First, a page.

• Keep your back straight: While performing Gate pose, make sure to keep your spine upright and in line with your neck and glutes. Do not slouch your shoulders or curve your spine – this will not help you lengthen your spine or open the chest properly. 

  • Do not overstretch: Overstretching can cause serious wear and tear in the muscles. While bending your upper body on each side, observe how your oblique muscles feel. If it's too painful to lean at your side, then do not overstretch. Instead, try to modify the pose with props or handheld support from your yoga teacher. 

  • Do not drop your upper body forward: Most beginners make the mistake of bending their upper body forward as they flex sideways. Even a slight bend forward can target the wrong muscle groups. Also, it will not help you strengthen or tone your side abs and it can cause lower back pain. As you bend sideways, gaze up in the direction of your extended arm and keep your body bent at the side, not in front. 

Part 4: Relaxing Poses After Parighasana

It's important to rest your obliques and decompress the build-up of tension around your spine and knees after you practice Gate pose. Here are a few counter poses to try: 

1. Balasana (Child's Pose) - From the kneeling position, now place your hands on the floor and get into the tabletop position. Inhale into the tabletop pose and exhale slowly as you bring your glutes to sitting between your thighs and your forehead resting on the mat. 

Balasana (Child's Pose)

Keep your arms extended forward, take a few deep breaths, and relax your shoulders, glutes, back, and abdomen. Hold this pose until you feel comfortable and relaxed around your back. 

2. Shavasana (Corpse Pose) - To release this pose and any remaining tension from the knees, quads, tailbone, and upper body, get into the corpse pose. Lie down on your yoga mat facing the ceiling, close your eyes and feel your breath passing through your whole body. 

Shavasana (Corpse Pose)

Maintain this semi-sleep pose for 5 to 10 minutes to help relax your entire body all at once. Also, it will help you bring your spine back to its neutral position. 

Parighasana Modifications and Props

Here is the list of a few modifications you can try as a beginner to improve your Gate pose practice: 

  • Warrior Pose on Chair: If you're a senior citizen and kneeling on the yoga mat is painful, try performing a standing side stretch pose with the assistance of a chair. Place a chair behind your glutes and get into the Warrior I pose. 

Warrior Pose on Chair

Now, sit on the chair, maintain the warrior position, raise one arm overhead, and stretch it sideways. Hold this modified gate pose for a few deep breaths on each side. 

  • Add Cushion and Arm Assistance: If you want to build strength in your quads to better bear your body weight, then add a soft cushioning prop below your knee.

Add Cushion and Arm Assistance

And to feel more balanced in your body while bending sideways, you can place your resting arm on the ground or on the shin of your sideways extended leg.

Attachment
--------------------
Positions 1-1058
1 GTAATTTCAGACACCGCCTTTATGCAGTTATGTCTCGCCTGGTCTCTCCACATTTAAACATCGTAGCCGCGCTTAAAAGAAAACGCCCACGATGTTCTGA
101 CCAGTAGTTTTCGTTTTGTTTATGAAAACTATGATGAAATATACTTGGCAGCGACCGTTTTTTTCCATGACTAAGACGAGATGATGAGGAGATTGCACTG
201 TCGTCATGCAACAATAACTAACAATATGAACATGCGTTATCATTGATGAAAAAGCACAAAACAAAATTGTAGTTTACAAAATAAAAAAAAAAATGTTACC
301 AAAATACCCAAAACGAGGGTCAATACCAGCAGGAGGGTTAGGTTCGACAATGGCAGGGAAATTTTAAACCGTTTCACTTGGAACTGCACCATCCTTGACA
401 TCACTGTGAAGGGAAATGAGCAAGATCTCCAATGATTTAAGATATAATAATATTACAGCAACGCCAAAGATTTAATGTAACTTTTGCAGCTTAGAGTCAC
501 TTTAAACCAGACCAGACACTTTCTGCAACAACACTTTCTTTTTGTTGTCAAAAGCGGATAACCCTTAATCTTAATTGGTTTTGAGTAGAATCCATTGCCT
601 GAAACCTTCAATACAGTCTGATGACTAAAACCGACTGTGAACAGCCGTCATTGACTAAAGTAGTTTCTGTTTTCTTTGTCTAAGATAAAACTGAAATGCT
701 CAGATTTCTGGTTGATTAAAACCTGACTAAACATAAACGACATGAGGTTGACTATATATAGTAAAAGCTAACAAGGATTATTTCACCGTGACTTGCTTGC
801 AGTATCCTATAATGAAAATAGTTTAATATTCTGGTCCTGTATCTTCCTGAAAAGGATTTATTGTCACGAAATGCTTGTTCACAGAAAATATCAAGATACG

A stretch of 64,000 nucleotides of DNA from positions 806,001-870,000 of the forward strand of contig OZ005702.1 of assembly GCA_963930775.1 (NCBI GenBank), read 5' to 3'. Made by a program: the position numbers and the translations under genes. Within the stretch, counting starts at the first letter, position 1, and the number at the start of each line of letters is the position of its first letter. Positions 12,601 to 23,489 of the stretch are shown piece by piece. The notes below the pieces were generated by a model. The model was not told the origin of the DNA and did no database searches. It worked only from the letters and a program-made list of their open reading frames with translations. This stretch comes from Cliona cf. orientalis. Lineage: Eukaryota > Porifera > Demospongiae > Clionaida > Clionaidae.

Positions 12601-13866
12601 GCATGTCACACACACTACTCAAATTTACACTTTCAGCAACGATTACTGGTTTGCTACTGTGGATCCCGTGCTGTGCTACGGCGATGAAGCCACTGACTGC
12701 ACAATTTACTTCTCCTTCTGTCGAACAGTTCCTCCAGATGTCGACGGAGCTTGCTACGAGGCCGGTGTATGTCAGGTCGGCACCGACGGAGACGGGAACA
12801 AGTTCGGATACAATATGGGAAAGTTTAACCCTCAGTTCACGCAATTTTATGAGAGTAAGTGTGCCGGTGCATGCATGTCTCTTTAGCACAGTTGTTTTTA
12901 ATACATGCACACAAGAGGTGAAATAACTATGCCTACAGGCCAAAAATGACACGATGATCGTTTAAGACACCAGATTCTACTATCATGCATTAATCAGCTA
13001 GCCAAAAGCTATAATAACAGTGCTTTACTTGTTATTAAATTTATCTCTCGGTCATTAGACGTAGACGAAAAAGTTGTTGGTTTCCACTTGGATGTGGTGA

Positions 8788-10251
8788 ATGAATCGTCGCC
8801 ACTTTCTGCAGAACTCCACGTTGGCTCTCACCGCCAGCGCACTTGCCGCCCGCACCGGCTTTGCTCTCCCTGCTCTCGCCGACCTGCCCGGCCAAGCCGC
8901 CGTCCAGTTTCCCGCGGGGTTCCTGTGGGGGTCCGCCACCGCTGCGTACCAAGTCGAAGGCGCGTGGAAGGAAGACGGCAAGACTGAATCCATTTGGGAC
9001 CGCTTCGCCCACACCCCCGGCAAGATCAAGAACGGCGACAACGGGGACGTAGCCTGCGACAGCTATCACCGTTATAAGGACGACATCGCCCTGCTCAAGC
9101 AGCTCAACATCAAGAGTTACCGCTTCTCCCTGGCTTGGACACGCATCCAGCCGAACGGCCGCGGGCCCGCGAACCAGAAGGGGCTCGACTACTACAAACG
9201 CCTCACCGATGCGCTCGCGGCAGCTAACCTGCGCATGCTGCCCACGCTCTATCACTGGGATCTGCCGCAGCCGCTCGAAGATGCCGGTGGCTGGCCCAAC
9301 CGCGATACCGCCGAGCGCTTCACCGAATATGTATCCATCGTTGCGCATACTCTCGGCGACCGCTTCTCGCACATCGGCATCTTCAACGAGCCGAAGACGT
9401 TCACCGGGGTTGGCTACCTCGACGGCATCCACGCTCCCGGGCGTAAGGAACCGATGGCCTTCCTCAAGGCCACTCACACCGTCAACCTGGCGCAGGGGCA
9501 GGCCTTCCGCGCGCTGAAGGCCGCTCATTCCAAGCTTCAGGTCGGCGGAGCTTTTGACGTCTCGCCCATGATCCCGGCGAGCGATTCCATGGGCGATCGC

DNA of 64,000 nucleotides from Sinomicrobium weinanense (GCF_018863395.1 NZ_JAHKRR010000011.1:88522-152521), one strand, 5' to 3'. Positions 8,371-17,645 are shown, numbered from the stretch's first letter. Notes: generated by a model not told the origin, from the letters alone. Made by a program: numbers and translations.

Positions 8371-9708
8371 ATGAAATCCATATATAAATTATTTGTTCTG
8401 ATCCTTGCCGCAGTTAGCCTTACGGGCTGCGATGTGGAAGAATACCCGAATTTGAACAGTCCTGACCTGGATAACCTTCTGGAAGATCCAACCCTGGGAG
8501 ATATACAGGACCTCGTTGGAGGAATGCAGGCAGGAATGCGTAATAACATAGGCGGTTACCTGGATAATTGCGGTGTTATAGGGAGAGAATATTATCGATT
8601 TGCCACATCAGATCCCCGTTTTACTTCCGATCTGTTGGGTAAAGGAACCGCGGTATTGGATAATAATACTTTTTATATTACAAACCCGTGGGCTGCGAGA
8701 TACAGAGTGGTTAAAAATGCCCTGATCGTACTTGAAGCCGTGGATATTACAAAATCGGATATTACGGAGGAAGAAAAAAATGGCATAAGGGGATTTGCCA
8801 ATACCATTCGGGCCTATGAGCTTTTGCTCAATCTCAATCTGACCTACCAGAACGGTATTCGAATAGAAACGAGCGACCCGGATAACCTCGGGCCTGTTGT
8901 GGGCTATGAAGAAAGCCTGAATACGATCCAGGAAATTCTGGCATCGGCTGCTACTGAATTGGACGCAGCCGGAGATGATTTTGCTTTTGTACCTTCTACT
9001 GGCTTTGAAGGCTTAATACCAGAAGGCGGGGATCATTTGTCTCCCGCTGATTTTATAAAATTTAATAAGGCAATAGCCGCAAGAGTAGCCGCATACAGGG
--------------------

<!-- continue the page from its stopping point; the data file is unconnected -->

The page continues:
Parighasana Variations to Consider

There are many variations that you can do to enhance your Gate pose practice. Here are some of the most popular: 

1. Parighasana Variation (Gate Pose Resting Arm Variation) - If you're starting Gate pose as a beginner and lack the strength to bend sideways, it's highly recommended that you keep your overhead arm pointed straight up and the other arm resting on the ground. 

Parighasana Variation (Gate Pose Resting Arm Variation)

This variation allows beginners to open their side bodies without any overstretching in the muscles. Also, regular practice of this modification will help you bring more balance and strength to your primary pose practice. 

2. Parighasana Variation (Gate Pose Deep Variation) - If you feel strong and stable in your primary Gate pose practice, you can gently deepen your side bending even further. 

Parighasana Variation (Gate Pose Deep Variation)

For this variation, continue the Gate pose, raise both your arms overhead in prayer formation, and start to hinge sideways. Rest your upper body over your extended leg at your side and hold this pose here for a few seconds on each side. 

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Level-Up Poses After Parighasana for Advanced Yogis

Take a look at some advanced-level yoga poses you can try to challenge your side core strength after mastering the Gate Pose practice: 

Level-Up Pose 1 - Kapinjalasana (Partridge Pose)

Level-Up Pose 2 - Camatkarasana (Wild Thing Pose)

Level-Up Pose 3 - Parivrtta Upavistha Konasana (Revolved Seated Angle Pose)

Level-Up Pose 4 - Benvasana (Benu Bird Pose)

Level-Up Pose 5 - Visvamitrasana (Sage Visvamitrasana’s Pose)

Kapinjalasana (Partridge Pose)

Kapinjalasana (Partridge Pose)

Camatkarasana (Wild Thing Pose)

Camatkarasana (Wild Thing Pose)

Parivrtta Upavistha Konasana (Revolved Seated Angle Pose)

Parivrtta Upavistha Konasana (Revolved Seated Angle Pose)

Benvasana (Benu Bird Pose)

Benvasana (Benu Bird Pose)

Visvamitrasana (Sage Visvamitrasana’s Pose)

Visvamitrasana (Sage Visvamitrasana’s Pose)

Similar Kneeling & Side Stretch Poses like Parighasana

The following are some more yoga poses that you can add to your daily yoga practice for strong knees and obliques: 

  1. Virasana (Hero Pose)

  2. Ustrasana (Camel Pose) 

  3. Vasisthasana (Side Plank Pose)

  4. Supta Virasana (Reclining Hero Pose)

  5. Utthita Parsvakonasana (Extended Side Angle Pose)

Frequently Asked Questions about Parighasana (Gate Pose)

What is Parighasana Ashtanga?

What is the meaning of Parighasana?

Can beginners perform Parighasana?

What should we perform before Parighasana?

What are the different types of variations in Parighasana?

What are the benefits of Parighasana?

Articles about Parighasana (Gate Pose)